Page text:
Using GIS (Geographic Information Systems) to Analyze Public School Bullying: A Statewide Survey of 587,128 Students
Francis Stonier, Kenneth Teed, Carl Westine, University of West Georgia, United States
JCMST Volume 36, Number 1, ISSN 0731-9258 Publisher: Association for the Advancement of Computing in Education (AACE), Chesapeake, VA
The use of surveys and GIS mapping allows one to more readily examine spatial relationships that may occur. Greater attention may be paid to understanding these clusters and develop better individualized interventions. The purpose of this study was to evaluate the bullying in a population of nearly 600,000 students who represent a population of all the students who attend public school in the state of Georgia. The present study was delimited to students who attended grades 6 - 12 who completed the Georgia Student Health Survey (2.0). Specific research hypothesis examined geospatial incidences of bullying, (self-report of bullies and victims) and perceptions of being safe in school. Distinct spatial relationships between urban areas revealed strong significant findings.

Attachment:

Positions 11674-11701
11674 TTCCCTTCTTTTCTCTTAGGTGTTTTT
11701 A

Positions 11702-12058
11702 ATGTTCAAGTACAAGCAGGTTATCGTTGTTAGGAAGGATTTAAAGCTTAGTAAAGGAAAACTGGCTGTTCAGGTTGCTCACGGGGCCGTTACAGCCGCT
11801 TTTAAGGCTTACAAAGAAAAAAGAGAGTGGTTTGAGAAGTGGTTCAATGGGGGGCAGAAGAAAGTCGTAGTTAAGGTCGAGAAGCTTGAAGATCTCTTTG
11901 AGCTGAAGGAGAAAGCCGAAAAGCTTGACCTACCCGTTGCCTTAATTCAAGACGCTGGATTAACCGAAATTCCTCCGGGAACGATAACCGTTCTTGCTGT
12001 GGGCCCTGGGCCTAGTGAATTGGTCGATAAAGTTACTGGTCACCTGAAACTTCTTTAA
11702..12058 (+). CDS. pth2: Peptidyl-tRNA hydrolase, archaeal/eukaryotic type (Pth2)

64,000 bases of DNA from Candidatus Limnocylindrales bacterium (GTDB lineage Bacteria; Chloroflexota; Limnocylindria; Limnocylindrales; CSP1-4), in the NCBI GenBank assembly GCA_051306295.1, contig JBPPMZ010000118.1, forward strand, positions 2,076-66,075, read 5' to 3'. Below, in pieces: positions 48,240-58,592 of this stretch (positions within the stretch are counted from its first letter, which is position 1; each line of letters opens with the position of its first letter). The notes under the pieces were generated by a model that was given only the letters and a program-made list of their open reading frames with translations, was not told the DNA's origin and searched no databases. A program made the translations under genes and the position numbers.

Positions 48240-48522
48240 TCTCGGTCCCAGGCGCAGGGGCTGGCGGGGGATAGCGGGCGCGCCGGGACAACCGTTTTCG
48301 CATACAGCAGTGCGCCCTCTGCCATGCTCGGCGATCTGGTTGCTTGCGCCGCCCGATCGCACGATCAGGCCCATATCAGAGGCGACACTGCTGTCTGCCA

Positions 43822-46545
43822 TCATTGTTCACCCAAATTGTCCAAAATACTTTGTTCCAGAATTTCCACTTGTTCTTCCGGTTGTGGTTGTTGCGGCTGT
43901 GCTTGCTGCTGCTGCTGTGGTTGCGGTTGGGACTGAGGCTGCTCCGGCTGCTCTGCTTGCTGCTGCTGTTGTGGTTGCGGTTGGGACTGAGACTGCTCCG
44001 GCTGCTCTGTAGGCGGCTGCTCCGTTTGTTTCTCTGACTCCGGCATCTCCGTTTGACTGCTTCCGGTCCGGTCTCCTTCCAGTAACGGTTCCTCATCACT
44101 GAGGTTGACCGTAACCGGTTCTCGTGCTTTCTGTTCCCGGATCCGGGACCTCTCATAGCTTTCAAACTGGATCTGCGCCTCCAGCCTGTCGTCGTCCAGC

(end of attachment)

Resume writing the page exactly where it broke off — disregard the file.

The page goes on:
Stonier, F., Teed, K. & Westine, C. (2017). Using GIS (Geographic Information Systems) to Analyze Public School Bullying: A Statewide Survey of 587,128 Students. Journal of Computers in Mathematics and Science Teaching, 36(1), 65-74. Chesapeake, VA: Association for the Advancement of Computing in Education (AACE).
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